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Environmental determinants of threespine stickleback species pair evolution and persistence Ormond, Chad Indar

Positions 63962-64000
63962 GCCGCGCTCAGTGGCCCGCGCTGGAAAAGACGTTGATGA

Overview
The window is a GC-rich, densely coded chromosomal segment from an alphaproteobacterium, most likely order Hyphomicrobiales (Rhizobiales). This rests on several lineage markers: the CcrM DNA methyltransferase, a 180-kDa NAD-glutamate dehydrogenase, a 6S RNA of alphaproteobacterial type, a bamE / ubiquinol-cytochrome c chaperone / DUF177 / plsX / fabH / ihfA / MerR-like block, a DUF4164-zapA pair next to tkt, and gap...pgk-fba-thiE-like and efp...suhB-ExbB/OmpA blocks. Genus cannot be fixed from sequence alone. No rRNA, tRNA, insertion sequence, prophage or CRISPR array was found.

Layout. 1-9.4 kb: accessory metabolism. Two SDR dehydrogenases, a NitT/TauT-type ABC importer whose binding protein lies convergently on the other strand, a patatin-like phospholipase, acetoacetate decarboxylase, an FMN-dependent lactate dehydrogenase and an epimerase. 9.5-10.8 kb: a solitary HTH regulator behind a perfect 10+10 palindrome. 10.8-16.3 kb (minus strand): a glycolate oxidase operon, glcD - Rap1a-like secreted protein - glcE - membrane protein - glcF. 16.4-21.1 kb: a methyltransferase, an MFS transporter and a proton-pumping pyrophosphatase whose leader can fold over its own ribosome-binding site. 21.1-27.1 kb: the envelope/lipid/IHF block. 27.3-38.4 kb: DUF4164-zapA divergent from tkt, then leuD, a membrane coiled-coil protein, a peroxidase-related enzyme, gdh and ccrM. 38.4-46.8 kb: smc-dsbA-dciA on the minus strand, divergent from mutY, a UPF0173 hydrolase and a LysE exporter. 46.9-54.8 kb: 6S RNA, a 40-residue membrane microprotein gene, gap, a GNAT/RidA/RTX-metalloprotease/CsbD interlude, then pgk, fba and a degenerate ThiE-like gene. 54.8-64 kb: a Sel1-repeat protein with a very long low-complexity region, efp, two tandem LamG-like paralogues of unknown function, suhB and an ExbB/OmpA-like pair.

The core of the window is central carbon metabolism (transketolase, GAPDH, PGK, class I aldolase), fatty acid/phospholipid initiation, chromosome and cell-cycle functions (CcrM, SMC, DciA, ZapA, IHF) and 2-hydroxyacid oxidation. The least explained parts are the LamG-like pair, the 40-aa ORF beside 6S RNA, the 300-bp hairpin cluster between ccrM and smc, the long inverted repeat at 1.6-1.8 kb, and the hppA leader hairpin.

Southwestern British Columbia is unique in that it is apparently the only place on Earth with sympatric species pairs of threespine stickleback (Gasterosteus aculeatus). As such, these species pairs are listed as endangered and are protected under Canada’s Species at Risk Act. Historically these species pairs inhabited seven known lakes but their distribution is currently limited to five lakes in three watersheds. Within these lakes stickleback are found in two forms: benthic and limnetic. These species pairs are thought to have originated through a double-invasion process followed by character displacement. While this hypothesis is supported by morphology and genetics it does not take into account the environmental factors needed to support threespine stickleback in two separate microhabitats, which may be essential for their continued persistence. It is conceivable that the divergence and persistence of the threespine stickleback species pairs may be due in part to unique environmental characteristics of the lakes they inhabit, including physical lake characteristics, water chemistry, or biological productivity. Alternatively, divergence and persistence could be due to specific attributes of fish community structure or random colonization events unrelated to lake attributes. To establish this, I measured a number of abiotic (water chemistry, physical lake parameters) and biotic (food resources, macrophyte abundance) variables from both species pair and non-species pair threespine stickleback lakes in order to identify any factors that may discriminate species pair lakes from non-species pair lakes, thereby leading to a clearer understanding of their critical habitat. While I did not find any clear environmental differences between species pair and non-species pair lakes, my study suggests that a major determinant of the existence of stickleback species pairs is the community of fish present in the lakes and that nesting habitat heterogeneity and its influence on pre-mating reproductive barriers may be important to the persistence of these species pairs. My study provides a baseline to monitor the environments for all known species pair lakes and suggests that the fish assemblage in stickleback lakes may affect resource availability as strongly as the limnological attributes of the lakes themselves although predation may also be an important factor in the evolution of these species pairs.

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